I took several of my handmade products with me backpacking to Emigrant Wilderness a few weeks ago. When you come home from a trip like that, all you really want to do is take a long hot shower and sit down on the most comfortable chair in the world– which, after sitting on granite for days, is any chair, by the way. Then you look over at your backpack, which you can smell from across the room, and contemplate how long you can put off the task of washing its ENTIRE contents.
But don’t feel too sorry for me:
There’s my reversible sun hat! In the wild! It was the perfect hat to bring because it had a large brim, and was lightweight and highly packable. But man, did it get dirty! I’m talking sunscreen-sweat-bug spray-dirt-dirty. Washing it an alpine lake is a fantastic option for cleaning out in the woods… but back in San Francisco, I wanted to get everything CLEAN-clean. Which, by that I mean actually using soap.
So I’m taking the opportunity to share some important washing instructions for a few of the products I make.
Photo by Isabel French.
For a step-by-step tutorial on how I like to wash my pop-opens, check out this video:
This also felt like a good opportunity to make a really grainy GIF. Please enjoy!
Basic instructions: Hand wash exterior, sponge wash interior.
Detailed instructions: Pull the interior out of the bag. Using lukewarm soapy water (I use a clean and free detergent), hand wash the exterior. You can soak it up to the zipper, just avoid soaking the interior. Then, take a sponge and wipe down the interior. Hang to dry or rest on a drying rack. Just ‘pop’ the inside back in once dry!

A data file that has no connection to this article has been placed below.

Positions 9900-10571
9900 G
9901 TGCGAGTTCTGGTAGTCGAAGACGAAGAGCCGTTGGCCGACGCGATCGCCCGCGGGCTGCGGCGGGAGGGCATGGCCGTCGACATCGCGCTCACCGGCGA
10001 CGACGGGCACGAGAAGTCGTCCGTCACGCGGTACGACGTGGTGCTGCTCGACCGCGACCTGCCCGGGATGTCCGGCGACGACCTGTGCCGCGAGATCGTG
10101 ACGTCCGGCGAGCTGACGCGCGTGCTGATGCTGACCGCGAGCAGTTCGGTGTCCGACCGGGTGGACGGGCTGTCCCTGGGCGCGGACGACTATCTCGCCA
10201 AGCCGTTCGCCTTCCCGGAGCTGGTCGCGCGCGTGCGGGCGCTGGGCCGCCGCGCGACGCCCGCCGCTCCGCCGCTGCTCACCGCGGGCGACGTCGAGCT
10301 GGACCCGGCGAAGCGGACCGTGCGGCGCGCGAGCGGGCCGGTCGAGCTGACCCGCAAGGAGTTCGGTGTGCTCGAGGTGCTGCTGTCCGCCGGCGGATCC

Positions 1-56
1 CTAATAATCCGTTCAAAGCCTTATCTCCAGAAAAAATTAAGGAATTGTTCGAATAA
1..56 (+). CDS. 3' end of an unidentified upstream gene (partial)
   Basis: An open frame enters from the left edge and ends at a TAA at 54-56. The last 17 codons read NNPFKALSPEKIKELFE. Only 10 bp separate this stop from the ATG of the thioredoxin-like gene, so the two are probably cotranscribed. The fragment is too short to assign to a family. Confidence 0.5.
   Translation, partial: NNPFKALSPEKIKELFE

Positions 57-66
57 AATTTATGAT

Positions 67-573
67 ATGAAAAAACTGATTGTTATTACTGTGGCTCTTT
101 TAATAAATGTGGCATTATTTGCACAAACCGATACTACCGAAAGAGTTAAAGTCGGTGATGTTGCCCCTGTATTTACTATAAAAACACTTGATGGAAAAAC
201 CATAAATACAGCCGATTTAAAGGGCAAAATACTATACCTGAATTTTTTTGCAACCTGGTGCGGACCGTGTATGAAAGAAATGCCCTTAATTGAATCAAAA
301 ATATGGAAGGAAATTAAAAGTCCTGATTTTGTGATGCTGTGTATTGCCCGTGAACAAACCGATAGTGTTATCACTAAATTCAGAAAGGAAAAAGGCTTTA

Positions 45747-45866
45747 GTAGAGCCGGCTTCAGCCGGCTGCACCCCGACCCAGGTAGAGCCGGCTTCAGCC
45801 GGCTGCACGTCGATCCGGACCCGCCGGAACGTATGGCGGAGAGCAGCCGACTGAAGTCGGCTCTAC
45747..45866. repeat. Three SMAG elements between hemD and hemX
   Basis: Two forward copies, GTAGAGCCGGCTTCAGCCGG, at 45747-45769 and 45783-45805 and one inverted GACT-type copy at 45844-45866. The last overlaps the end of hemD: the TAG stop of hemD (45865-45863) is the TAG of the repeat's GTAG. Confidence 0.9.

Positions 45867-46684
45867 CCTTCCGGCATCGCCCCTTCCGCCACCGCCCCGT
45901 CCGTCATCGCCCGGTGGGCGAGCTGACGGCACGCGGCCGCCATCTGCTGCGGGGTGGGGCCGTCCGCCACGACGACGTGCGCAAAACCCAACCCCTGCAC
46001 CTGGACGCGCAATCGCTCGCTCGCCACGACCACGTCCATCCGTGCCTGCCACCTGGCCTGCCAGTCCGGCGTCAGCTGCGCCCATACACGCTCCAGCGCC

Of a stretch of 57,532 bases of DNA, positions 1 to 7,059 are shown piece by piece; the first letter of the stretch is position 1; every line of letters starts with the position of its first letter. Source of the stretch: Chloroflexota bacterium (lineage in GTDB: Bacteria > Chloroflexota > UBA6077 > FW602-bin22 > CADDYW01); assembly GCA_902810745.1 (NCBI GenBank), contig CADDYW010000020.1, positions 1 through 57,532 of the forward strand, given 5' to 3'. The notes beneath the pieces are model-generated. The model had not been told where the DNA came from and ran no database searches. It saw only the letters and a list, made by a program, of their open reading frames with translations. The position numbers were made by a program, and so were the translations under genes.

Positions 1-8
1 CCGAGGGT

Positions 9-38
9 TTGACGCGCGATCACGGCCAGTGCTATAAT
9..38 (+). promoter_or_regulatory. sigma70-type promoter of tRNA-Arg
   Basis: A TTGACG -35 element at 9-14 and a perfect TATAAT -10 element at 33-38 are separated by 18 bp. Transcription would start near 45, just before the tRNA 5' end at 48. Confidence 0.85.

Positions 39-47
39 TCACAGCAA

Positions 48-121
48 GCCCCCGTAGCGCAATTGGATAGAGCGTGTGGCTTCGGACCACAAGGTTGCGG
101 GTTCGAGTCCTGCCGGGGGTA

This is where I’ll point out that people DO wash laminated cotton in the washing machine, and have no problems. It’s up to you, in the end. 🙂
2.) Reversible Sun Hat:
Basic instructions: Machine wash, hang dry.
Detailed instructions: Machine wash with cold water in a regular load of laundry. To dry, I used a vase to prop the hat up so it dries in its original shape, but this is not necessary.
3.) Sleep mask:
Basic instructions: Hand wash, dry flat. That’s it!
All of these items came in handy on my backpacking trip, by the way. Some things that I’d add to my list of handmade items to bring for next time: A variety of bandanas (for ascot purposes) and several small drawstring bags for separating and sorting items inside backpack.
All in all, 31 miles, four days, one blister, and a lot of dirt. But worth every bug bite.
Also, for those looking for a pop-open, use the code SUMMERLOVE at checkout on my Etsy shop for 10% off your order, through next Monday, 7/25/16!